The selection of the right pharmaceutical washer to suit all pharmaceutical requirements needs the consideration of several factors. With proper budget allocation and planning with all stakeholders, including production, engineering, maintenance, and quality control personnel, the purchase and installation of a pharmaceutical washer become smooth and hassle-free. Consideration of the following factors will resolve many issues: 

A complete User Requirement Specification (URS) – A duly filled URS document from the pharmaceutical manufacturer can avoid half of the problems faced during the installation of pharmaceutical washers. The URS should clearly state the intended use of the equipment, detailed design requirements suitable to the facility, regulatory codes, and other specifications required by the pharmaceutical company. 

Load identification – It is best to identify the type of load used in the pharmaceutical washer. Sharing this information with the supplier can help them select the most appropriate chamber size and design of the load racks.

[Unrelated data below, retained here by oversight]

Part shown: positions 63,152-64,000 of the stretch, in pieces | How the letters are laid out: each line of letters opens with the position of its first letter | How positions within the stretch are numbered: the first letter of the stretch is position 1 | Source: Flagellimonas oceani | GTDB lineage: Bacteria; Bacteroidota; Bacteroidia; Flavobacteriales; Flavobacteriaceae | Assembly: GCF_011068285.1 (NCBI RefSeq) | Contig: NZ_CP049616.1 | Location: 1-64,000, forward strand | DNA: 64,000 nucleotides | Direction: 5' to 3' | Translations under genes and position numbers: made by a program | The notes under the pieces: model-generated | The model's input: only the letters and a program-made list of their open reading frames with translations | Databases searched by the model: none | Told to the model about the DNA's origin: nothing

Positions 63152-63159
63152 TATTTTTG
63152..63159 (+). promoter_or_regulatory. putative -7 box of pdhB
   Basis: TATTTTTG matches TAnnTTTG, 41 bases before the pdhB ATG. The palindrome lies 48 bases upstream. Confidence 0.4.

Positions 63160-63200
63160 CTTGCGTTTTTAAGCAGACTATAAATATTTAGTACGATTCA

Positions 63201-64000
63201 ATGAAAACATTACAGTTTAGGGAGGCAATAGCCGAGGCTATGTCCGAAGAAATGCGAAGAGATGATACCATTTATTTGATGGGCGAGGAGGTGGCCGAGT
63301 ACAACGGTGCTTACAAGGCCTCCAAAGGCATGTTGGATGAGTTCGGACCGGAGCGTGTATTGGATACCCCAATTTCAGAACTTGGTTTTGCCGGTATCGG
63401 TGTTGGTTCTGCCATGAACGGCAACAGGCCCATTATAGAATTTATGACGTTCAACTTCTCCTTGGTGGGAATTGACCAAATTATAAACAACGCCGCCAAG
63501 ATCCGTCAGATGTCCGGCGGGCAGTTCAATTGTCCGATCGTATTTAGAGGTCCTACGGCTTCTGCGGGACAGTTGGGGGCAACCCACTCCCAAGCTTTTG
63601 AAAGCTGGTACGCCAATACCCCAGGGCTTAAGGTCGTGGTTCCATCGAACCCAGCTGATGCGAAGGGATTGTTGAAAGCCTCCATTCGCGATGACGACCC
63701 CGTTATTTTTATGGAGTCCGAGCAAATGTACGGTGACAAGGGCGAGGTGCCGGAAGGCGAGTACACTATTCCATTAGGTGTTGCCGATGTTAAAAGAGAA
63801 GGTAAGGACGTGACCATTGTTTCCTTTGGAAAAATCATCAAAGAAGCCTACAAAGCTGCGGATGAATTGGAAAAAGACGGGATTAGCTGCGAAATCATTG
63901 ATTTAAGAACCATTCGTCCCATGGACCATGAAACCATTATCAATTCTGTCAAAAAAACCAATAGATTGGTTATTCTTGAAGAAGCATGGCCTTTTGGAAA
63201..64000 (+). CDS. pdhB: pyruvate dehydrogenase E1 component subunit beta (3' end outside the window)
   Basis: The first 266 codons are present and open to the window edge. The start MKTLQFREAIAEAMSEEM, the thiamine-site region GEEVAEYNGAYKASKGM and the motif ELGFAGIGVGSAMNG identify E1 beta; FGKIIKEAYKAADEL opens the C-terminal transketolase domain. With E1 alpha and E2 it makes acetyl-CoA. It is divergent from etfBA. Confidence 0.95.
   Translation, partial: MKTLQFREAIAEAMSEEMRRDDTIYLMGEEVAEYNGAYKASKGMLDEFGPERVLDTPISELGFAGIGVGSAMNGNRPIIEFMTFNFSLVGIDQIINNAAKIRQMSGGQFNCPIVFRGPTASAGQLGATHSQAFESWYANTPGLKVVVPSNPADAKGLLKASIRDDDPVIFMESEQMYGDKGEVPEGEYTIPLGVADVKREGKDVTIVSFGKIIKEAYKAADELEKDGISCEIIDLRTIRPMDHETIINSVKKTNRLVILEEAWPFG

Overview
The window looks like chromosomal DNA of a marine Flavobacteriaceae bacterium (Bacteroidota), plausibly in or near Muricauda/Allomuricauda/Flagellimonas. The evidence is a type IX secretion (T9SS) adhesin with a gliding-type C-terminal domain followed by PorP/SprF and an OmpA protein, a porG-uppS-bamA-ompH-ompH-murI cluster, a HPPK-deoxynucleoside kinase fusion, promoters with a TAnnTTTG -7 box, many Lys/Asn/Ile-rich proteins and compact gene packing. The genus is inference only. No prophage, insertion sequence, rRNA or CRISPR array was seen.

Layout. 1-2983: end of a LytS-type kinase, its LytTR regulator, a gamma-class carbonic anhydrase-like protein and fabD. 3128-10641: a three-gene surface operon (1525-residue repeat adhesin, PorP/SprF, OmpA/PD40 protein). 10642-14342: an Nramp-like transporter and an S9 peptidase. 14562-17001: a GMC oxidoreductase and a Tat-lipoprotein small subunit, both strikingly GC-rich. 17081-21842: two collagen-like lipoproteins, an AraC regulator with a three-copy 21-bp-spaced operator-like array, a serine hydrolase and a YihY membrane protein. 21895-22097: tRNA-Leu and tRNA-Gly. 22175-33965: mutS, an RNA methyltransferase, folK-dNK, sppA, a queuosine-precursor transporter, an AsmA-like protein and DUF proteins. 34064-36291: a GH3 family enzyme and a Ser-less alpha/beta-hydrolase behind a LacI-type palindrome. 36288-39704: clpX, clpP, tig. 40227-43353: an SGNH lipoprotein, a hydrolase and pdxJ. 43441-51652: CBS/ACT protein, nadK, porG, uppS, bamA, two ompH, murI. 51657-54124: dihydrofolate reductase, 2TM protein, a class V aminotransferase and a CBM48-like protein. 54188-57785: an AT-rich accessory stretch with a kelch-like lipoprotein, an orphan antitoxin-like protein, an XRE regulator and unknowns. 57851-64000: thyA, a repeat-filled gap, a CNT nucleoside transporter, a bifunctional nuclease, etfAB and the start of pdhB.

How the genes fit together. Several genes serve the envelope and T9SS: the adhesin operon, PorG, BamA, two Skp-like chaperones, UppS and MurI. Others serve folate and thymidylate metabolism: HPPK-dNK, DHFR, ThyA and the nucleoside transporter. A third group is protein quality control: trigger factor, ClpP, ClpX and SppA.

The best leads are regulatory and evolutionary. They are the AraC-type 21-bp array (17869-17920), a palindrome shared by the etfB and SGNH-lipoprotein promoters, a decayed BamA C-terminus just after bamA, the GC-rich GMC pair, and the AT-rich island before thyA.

Customisation – Washing equipment requires a room with proper architecture and dimensions matching that of the equipment. The machine should be customisable, and provisions must be determined in case of additional services such as water-for-injection or hot water. 

The following checklist can further optimise the selection process: 

  • What type of residue is to be cleaned? 
  • What type of cleaning is required to remove the residue? 
  • What is the required temperature of the cleaning liquid?